What is the Role of Elders?

Stan Cox
Fort Worth, Texas

In our last article, we discussed the first of three questions concerning the office and authority of elder. The question answered was, "Who are elders?" Remember that Charles Holt and other writers for The Examiner magazine believe that the term signifies any older Christian. They deny that the office of an elder exists. That discussion naturally leads us to the next question . . . What is the role of elders?

As I initially began preparation for my presentation at the "Truth and Freedom Forum," I thought I would get a representative quote from The Examiner to contrast our positions concerning the role of elders. It became obvious that it would be impossible to so do. They don't believe the work exists. They don't accept that elders are anything other than older Christians, therefore they can't delineate a specific role for them. Of course, the New Testament can, and it does. Let us quickly read some passages which define the role of the elder in the local congregation.

First, Acts 20:28-31, "Therefore take heed to yourselves and to all the flock, among which the Holy Spirit has made you overseers, to shepherd the church of God which he purchased with his own blood. For I know this, that after my departure savage wolves will come in among you, not sparing the flock. Also from among yourselves men will rise up, speaking perverse things, to draw away the disciples after themselves. Therefore watch, and remember that for three years I did not cease to warn everyone night and day with tears." This is a record of Paul's instructions to the elders of the church at Ephesus, as he met with them in Miletus. Here he tells them to shepherd the church of God. The extent of their authority in this matter is also indicated as he instructs them to take heed to all the flock among which the Holy Spirit has made them overseers. They were also exhorted here to watch and protect the flock,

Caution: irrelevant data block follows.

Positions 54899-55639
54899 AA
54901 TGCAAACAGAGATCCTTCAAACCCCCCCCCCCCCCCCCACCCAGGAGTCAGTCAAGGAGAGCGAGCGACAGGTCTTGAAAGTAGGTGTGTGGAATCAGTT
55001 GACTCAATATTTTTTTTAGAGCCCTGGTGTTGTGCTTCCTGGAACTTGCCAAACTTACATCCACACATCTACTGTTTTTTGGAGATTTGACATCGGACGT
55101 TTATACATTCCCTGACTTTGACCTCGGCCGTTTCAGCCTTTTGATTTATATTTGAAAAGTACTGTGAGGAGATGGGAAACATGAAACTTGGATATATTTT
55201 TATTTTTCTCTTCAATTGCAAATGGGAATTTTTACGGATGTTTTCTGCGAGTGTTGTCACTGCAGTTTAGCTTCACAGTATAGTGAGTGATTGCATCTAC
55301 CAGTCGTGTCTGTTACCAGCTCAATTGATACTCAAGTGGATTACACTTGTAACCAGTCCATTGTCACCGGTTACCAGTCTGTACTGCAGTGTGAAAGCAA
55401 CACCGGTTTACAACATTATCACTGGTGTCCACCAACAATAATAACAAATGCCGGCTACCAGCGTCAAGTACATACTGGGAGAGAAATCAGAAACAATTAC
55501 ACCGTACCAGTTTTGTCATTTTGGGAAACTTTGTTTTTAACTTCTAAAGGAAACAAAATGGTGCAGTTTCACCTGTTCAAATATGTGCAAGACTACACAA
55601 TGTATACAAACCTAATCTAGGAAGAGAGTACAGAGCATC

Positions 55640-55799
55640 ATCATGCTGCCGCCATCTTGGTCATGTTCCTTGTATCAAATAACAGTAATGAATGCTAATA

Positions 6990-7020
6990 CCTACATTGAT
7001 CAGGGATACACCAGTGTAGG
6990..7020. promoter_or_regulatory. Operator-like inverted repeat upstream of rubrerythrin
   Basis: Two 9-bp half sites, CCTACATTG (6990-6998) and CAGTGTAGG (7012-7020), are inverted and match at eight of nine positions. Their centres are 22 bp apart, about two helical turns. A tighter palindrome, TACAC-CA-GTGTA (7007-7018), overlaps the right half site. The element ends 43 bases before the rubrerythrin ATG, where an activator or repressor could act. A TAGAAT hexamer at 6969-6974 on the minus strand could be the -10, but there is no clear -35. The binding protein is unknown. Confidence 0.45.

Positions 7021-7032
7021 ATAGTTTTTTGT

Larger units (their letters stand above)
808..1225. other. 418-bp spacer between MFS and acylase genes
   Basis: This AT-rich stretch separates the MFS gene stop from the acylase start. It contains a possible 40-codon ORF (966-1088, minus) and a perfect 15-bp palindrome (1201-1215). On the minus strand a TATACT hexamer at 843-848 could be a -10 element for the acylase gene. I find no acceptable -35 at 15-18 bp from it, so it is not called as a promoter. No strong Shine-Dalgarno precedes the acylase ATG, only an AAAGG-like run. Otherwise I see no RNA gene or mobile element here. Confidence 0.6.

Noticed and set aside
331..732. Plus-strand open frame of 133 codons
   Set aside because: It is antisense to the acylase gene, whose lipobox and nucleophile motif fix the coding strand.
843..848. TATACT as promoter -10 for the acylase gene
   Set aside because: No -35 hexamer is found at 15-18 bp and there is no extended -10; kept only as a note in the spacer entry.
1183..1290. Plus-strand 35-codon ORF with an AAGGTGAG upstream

Another passage which is helpful in defining the elder's role is 1 Peter 5. Begin in verse 1. "The elders who are among you I exhort, I who am a fellow elder and a witness of the sufferings of Christ, and also a partaker of the glory that will be revealed: shepherd the flock of God which is among you, serving as overseers, not by constraint but willingly, not for dishonest gain but eagerly; nor as being lords over those entrusted to you, but being examples to the flock; and when the Chief Shepherd appears, you will receive the crown of glory that does not fade away." Once again the terms "shepherd" and "oversee" appear, as well as the instruction to be examples to the flock. Titus, chapter 1, beginning with verse 7, "For a bishop must be blameless, as a steward of God, not self-willed, not quick tempered, not given to wine, not violent, not greedy for money, but hospitable, a lover of what is good, sober minded, just, holy, self-controlled, holding fast the faithful word as he has been taught, that he may be able, by sound doctrine, both to exhort and convict those who contradict. For there are many insubordinate, both idle talkers and deceivers, especially those of the circumcision." Of course, this is a list of qualifications, but contained in the list is at least a partial description of the elder's work: To serve as a steward of God; To hold fast the faithful word as he has been taught. To exhort and convict those who contradict; the insubordinate, both idle talkers and deceivers. Titus 1:13 says to, "Therefore rebuke them sharply, that they may be sound in the faith." Contained in the list of qualifications found in 1 Timothy 3, is the explanation that elders must be able to rule their own house well, and then he indicates the reason why in verse 5: "for if a man does not know how to rule his own house, how will he take care of the church of God?" So we can see here that God expects elders to "take care of the church of God."